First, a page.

Gardner, from a not very well off but stable North Carolina family, arrived in town with a minimum of security and no acting experience, but was fed into a system that might be expected to take care of her if she behaved. Stanwyck, coming from a hardscrabble background in New York, arrived from Broadway with the security of a contract and solid experience, but took up her career independently and never let anyone own her.
Gardner’s security came with a price. Unable to pick and choose, she was assigned pedestrian films she had to carry (The Great Sinner in 1949, My Forbidden Past in 1951). She wasn’t given many opportunities to grow as an actress. The studio didn’t need that from her, and because of her spectacular looks, she presented something of a casting problem. Who would believe Ava Gardner as a nun, or a rocket scientist, or a neglected working girl in a tuna cannery? She was born to grab the spotlight, and having shaped her image as “a magnificent animal” (her billing for The Barefoot Contessa, 1954), Hollywood was content to present her that way.
Gardner became resentful and restless, and began to carouse, have affairs, and create problems. She didn’t care if she caused a scandal, particularly when she took up with the married Frank Sinatra and became the most famous “other woman” of her time. Ironically, it was easy for her studio to fuse this off-screen behavior to her on-screen persona, and the role of “Ava Gardner,” bad-girl-good-time-gal-sex-symbol, became an unbreakable image.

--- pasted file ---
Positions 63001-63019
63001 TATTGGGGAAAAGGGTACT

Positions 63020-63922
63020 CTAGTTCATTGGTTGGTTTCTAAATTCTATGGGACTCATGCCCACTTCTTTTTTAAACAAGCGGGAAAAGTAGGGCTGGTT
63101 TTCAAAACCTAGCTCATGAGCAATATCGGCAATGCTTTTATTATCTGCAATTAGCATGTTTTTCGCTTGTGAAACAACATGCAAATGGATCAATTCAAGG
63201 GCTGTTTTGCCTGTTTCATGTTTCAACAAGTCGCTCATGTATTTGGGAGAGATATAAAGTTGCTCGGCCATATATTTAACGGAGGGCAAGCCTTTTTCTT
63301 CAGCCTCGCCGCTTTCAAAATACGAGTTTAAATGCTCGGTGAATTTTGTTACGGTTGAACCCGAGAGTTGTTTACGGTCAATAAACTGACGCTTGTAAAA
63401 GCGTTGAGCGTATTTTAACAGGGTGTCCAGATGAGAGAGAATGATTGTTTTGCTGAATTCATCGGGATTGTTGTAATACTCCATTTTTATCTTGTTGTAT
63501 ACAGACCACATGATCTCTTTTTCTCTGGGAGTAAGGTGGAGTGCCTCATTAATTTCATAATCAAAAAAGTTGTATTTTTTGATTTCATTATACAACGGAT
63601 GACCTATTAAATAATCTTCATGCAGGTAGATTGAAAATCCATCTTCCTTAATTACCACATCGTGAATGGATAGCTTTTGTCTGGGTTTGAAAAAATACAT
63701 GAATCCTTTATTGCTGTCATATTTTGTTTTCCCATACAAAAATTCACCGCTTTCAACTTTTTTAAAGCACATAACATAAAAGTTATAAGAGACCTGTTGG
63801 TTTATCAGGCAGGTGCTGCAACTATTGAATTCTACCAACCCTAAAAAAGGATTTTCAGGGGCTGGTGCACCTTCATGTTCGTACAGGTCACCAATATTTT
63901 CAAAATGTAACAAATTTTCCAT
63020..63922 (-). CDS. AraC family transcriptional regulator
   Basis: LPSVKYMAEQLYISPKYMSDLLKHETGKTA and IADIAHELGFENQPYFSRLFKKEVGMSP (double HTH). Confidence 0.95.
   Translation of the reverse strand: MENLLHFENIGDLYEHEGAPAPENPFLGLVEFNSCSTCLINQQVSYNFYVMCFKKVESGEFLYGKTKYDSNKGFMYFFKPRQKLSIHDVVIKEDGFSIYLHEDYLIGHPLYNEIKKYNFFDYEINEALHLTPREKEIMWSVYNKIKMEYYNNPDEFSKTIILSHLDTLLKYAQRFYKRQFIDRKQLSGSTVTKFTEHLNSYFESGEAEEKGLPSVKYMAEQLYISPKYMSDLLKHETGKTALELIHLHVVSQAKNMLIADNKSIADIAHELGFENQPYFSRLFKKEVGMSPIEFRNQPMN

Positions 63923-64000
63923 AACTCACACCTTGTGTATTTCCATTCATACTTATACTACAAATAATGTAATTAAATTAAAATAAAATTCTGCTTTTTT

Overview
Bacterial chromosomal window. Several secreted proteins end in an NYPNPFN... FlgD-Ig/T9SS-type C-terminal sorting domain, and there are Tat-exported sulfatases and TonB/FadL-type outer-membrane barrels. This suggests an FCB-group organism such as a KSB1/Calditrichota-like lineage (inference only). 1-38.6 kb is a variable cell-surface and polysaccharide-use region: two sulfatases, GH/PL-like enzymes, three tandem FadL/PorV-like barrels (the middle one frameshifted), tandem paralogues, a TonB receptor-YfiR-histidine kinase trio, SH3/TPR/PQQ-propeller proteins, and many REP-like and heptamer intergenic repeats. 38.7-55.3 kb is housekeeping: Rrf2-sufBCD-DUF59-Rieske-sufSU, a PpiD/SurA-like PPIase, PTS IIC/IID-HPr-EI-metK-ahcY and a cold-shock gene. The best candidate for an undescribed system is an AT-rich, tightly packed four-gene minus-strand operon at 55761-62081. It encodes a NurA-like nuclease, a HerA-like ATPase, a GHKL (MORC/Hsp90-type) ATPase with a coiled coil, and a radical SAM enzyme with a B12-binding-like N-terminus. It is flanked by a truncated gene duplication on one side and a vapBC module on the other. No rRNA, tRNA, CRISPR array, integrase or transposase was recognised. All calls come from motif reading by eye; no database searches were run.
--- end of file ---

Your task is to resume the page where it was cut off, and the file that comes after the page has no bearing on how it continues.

Stanwyck’s independence meant that she could negotiate her films and salaries, but she had to accept that she had no priority in any studio’s plans for casting. She lost significant roles as a result, such as the lead in Dark Victory (1939), which went to Bette Davis. Wilson points out that a studio “would have steadily built her up picture after picture,” as MGM did with Gardner, but Stanwyck didn’t want that: “She found it a constraint.” Stanwyck had to fight to get good films, but she had her own supporters, including her first husband, Frank Fay (an established born-in-a-trunk performer), a shrewd agent, Zeppo Marx (the fifth Marx brother), and particularly director Frank Capra, who saw what she was capable of and who guided her in four of her earliest films. As curator of the Frank Capra Archives, I spent many hours talking to Capra about his career, and Stanwyck was a subject he loved. A great admirer of her talent, discipline, and professionalism, he always stressed that since Stanwyck was never owned by a single studio for any length of time, no specific image was created for her. She had to create her own.